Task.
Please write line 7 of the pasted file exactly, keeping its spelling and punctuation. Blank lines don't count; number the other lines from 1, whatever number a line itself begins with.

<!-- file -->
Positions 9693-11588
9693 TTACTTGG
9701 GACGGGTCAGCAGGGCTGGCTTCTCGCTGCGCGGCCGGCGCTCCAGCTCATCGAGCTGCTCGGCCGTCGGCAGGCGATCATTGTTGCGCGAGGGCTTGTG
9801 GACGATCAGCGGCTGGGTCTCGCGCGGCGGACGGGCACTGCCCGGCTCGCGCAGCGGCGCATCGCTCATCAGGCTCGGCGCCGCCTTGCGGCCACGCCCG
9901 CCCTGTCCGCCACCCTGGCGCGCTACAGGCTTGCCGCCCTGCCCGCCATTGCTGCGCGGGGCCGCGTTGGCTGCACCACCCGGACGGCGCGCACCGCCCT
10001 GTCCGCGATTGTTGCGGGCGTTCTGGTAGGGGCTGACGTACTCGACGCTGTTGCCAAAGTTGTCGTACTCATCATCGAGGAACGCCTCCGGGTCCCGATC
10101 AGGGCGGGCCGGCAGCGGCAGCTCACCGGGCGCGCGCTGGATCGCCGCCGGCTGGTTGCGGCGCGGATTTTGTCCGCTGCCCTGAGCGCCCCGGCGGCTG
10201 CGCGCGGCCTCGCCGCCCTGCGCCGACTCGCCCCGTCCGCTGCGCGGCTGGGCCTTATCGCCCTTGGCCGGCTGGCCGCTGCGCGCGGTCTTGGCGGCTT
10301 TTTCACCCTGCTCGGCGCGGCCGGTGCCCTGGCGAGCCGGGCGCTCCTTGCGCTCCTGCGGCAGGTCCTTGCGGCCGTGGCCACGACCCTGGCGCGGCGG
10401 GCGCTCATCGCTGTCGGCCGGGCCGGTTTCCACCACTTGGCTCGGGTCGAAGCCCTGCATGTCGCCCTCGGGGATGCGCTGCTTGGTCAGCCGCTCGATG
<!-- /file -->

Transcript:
10101 AGGGCGGGCCGGCAGCGGCAGCTCACCGGGCGCGCGCTGGATCGCCGCCGGCTGGTTGCGGCGCGGATTTTGTCCGCTGCCCTGAGCGCCCCGGCGGCTG